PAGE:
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Evidence Legal Topics Litigation Strategy Pretrial Matters

Warn Your Expert Against Writing

Although in the “real world” scientists changing their minds may be the badge of intellectual honesty, in litigation the expert who backs away from a position or changes an opinion is supplying the opposition with a source of impeachment. Any time the expert makes a written record of his or her thoughts or opinions, the opposition gets a “paper trail” of potential impeachment material. To avoid this, tell your expert to keep writing to a minimum.

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Civil Litigation Discovery Legal Topics New Lawyers

Who May Attend a Deposition?

thinkstockphotos-155804580Generally, depositions are a fairly intimate gathering with only the necessary attendees. But what do you do if you’re surprised by an unwelcome person who insists on being present?

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Civil Litigation Discovery Legal Topics

4 Tips for Handling Exhibits at Deposition

463413901When it comes to deposition exhibits, you need to keep your eye on the trial: Make sure they are marked, identified, and attached to the deposition transcript. Here are four tips for handling depo exhibits. 

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Civil Litigation Discovery Legal Topics Litigation Strategy Trial Strategy

4 Tips for Finding the Right Interpreter

thinkstockphotos-498555620When a witness can’t understand or communicate in English, you need to get an interpreter. Evid C §752(a). It’s not as simple as just finding someone who speaks the same language as your witness. But getting the right interpreter is much easier if you follow these four tips.

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Civil Litigation Discovery Legal Topics

Handling Nonverbal Depo Responses

fingersUnless the deposition is video or audio recorded, the record won’t reflect nonverbal responses. This can be a problem if the nonverbal response is material. Here’s how it comes up and how you can deal with it.

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Civil Litigation Discovery Evidence Legal Topics Litigation Strategy Trial Strategy

10 Steps to Impeaching a Witness with Prior Depo Testimony

steps_78288477A witness’s deposition can be used for impeachment (i.e., to attack the witness’s credibility) by showing that the testimony on the stand isn’t consistent with the deposition testimony or “for any other purpose permitted by the Evidence Code.” CCP §2025.620(a). The quoted language permits the deposition to be used to show both prior inconsistent statements (Evid C §1235) and prior consistent statements (Evid C §1236).  Next time you have depo testimony that will impeach a witness, follow these 10 steps.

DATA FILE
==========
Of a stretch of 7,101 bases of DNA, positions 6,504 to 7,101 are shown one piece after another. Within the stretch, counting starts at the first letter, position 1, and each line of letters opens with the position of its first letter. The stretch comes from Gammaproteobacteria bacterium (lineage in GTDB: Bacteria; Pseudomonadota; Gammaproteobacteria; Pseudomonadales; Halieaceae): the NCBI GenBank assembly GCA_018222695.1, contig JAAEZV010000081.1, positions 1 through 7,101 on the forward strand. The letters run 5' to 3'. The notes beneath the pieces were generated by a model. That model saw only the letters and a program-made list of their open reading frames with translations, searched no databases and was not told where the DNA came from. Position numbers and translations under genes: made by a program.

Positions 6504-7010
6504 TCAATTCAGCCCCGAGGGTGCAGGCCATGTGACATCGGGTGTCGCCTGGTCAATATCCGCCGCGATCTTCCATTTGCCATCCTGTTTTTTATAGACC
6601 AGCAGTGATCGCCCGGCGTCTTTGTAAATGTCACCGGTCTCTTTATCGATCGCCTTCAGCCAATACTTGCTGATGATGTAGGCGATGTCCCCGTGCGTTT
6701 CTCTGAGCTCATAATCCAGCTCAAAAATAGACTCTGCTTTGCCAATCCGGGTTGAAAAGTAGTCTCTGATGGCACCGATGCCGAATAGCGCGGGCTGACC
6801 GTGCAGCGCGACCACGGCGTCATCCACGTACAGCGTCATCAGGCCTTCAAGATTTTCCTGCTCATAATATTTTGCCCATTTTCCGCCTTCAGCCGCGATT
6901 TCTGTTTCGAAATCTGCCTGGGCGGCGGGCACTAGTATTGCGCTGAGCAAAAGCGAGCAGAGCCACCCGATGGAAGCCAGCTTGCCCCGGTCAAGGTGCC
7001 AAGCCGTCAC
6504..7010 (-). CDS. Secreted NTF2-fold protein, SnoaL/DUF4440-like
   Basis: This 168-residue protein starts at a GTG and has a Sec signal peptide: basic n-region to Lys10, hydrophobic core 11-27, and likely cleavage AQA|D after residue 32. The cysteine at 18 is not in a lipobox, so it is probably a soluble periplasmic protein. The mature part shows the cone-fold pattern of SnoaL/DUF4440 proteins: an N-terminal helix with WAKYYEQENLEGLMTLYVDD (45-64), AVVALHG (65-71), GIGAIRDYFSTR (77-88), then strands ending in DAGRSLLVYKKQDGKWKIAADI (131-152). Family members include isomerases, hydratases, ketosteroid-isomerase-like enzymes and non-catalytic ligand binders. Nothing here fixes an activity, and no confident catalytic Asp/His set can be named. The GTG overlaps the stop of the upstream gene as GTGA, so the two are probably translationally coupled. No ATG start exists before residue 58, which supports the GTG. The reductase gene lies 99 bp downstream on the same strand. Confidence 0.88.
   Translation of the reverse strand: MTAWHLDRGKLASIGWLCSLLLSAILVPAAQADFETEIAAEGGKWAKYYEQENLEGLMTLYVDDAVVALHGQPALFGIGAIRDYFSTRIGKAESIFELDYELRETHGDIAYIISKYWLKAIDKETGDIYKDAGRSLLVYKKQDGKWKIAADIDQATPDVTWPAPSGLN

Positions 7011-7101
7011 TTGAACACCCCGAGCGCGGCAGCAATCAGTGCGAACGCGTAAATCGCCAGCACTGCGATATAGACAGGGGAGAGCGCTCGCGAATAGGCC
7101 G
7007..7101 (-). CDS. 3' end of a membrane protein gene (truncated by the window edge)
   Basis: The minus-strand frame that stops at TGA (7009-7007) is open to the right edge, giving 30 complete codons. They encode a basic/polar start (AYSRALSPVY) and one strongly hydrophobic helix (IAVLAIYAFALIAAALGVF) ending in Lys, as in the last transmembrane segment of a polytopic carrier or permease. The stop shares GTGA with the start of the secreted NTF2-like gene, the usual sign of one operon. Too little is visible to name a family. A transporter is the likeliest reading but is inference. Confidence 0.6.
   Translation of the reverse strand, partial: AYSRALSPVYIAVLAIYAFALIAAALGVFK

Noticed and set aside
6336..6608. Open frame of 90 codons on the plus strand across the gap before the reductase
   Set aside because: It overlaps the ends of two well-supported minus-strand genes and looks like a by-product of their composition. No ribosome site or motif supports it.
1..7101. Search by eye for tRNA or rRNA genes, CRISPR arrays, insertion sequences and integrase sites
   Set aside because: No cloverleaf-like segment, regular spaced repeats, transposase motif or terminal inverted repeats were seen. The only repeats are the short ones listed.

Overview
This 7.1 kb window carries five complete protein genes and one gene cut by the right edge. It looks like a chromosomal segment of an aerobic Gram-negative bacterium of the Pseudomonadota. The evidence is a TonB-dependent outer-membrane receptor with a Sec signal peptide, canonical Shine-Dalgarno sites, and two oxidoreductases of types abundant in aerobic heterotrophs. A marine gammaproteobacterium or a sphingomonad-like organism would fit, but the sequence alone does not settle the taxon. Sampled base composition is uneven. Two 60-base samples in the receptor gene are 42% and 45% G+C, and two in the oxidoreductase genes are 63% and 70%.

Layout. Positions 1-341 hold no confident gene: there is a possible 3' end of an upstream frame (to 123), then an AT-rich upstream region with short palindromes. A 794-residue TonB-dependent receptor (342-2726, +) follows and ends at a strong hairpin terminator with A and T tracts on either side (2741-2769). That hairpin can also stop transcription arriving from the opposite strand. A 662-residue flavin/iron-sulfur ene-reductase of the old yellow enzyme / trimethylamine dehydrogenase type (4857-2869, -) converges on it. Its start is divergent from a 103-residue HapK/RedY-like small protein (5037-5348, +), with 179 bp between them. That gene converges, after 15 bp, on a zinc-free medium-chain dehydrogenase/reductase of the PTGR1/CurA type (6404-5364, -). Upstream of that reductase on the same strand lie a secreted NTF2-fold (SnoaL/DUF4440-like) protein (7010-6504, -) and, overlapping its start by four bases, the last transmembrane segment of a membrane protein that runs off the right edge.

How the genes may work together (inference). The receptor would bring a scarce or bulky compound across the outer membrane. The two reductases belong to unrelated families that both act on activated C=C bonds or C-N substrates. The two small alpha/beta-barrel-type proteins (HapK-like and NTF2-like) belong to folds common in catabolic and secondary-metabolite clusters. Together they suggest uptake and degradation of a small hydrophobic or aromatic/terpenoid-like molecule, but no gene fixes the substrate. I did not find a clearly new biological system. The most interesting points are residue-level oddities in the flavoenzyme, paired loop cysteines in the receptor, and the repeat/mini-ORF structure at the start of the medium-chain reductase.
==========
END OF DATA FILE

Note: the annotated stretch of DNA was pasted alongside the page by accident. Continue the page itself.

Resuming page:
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Civil Litigation Discovery Legal Topics

Lessons from Trump’s Depo: Come Prepared!

In his 2007 deposition in his suit against a reporter, Donald Trump encountered very prepared attorneys. As the Washington Post describes, they “confronted the mogul with his past statements—and with his company’s internal documents, which often showed those statements had been incorrect or invented.” Regardless of your politics or personal feelings, Trump’s deposition presents an excellent example of how to effectively cross-examine an adverse witness in a deposition.

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Civil Litigation Discovery Legal Topics

Dealing with a Deponent’s Sudden Memory Loss

ThinkstockPhotos-162286894Witnesses at deposition are prone to suffer from severe memory loss. Luckily, there are some effective restoratives you can use.

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Civil Litigation Discovery Legal Topics

Stipulations for the End of a Depo

ThinkstockPhotos-179049810There are certain stipulations entered into at the end of the deposition that can be very useful. Check out these stipulation suggestions, along with sample language to get them on the record.

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Checklists Civil Litigation Discovery Legal Topics New Lawyers

Getting Your Client Ready for Deposition

ThinkstockPhotos-460416523For most clients, being questioned in a deposition is a new and frightening experience. The more you can do to prepare your client, the better he or she will feel and perform. When it comes to instructing your client on how to respond to questions in a deposition, use this handy checklist to be sure you don’t miss anything—some of this may seem obvious to you, but probably not to your client.